“An interesting and thought-provoking book which throws new light on our understanding of the feminine aspects of religious life in the long fifteenth century.” THE RICARDIAN

A Companion to the Book of Margery Kempe

Edited by John H Arnold and Katherine J Lewis

Margery Kempe’s Book provides rare access to the “marginal voice” of a lay medieval woman, and is now the focus of much critical study. This Companion seeks to complement the existing almost exclusively literary scholarship with work that also draws significantly on historical analysis, and is concerned to contextualise Kempe’s Book in a number of different ways, using her work as a way in to the culture and society of medieval northern Europe. Topics include images and pilgrimage; women, work and trade in medieval Norfolk; political culture and heresy; the prophetic tradition; female mystics and the body; women’s roles and lifecycle; religious drama and reenactment; autobiography and gender.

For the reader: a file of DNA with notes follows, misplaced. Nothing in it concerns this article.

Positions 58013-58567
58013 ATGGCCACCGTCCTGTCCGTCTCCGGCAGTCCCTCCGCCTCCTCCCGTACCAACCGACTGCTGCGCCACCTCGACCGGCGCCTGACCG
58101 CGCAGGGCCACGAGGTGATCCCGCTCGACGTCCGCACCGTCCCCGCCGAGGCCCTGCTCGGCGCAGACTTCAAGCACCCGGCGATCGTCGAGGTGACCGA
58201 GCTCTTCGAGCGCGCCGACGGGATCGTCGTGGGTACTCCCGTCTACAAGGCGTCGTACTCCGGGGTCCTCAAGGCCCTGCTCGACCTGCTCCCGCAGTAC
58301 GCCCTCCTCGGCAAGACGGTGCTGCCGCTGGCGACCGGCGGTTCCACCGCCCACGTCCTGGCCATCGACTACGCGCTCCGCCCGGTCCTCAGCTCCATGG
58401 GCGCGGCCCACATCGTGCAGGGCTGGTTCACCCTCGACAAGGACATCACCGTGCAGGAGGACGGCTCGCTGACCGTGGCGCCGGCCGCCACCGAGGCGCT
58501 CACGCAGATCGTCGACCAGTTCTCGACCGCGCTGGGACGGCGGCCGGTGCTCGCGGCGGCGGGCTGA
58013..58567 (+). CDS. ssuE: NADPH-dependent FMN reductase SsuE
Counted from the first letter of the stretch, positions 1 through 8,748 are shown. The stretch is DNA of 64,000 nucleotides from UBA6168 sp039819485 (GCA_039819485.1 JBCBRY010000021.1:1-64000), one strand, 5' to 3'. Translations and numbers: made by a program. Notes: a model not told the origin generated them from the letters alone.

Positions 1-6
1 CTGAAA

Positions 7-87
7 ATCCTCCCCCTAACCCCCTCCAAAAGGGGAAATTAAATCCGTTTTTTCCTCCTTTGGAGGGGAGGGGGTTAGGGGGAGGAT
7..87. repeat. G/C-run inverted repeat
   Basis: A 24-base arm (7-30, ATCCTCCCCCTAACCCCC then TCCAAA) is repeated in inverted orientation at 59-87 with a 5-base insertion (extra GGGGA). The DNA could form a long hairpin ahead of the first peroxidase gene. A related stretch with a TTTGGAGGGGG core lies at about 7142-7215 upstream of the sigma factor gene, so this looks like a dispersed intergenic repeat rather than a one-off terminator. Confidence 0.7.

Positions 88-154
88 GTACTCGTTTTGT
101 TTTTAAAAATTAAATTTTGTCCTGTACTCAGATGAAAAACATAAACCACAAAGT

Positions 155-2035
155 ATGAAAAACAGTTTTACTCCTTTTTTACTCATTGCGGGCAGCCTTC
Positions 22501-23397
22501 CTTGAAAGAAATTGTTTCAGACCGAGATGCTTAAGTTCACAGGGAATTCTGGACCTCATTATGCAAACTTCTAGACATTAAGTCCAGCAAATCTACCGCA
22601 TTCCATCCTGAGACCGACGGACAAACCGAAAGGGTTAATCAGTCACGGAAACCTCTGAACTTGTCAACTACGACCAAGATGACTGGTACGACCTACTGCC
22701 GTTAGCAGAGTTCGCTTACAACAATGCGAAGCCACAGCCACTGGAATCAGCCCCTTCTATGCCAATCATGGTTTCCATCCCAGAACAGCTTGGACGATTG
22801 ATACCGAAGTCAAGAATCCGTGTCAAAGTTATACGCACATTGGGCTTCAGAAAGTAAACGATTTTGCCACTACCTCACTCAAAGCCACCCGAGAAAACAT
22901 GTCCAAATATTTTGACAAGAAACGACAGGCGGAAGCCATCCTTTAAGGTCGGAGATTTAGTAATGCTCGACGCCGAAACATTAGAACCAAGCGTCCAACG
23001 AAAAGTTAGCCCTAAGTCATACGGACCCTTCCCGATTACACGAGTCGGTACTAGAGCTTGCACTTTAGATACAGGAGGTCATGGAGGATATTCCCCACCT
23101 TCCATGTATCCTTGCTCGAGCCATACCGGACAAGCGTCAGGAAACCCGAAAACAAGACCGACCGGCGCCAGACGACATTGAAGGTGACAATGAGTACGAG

The Book of Margery Kempe: Annotated Edition

Edited by Barry A Windeatt

A fully-annotated edition, accessible to modern readers, of the unique account of the extraordinary life, travels and revelations of Margery Kempe – one of the most compelling and significant English texts of the middle ages. It is accompanied by on-page annotation of and commentary on the Book, bringing together scholarship on Kempe and setting her life in the social, political and spiritual context of her time.

“[Kempe] bursts from the pages of this careful and sober critical edition like Molly Bloom. Windeatt’s introduction and detailed notes help to place her in a cultural context. […]In terms of comparison and allusion to Middle English Texts and provision of a helpful glossary, this edition is exemplary.” ENGLISH HISTORICAL REVIEW

The Book of Margery Kempe

Abridged Translation, Introduction, Notes

Translated by Liz Herbert McAvoy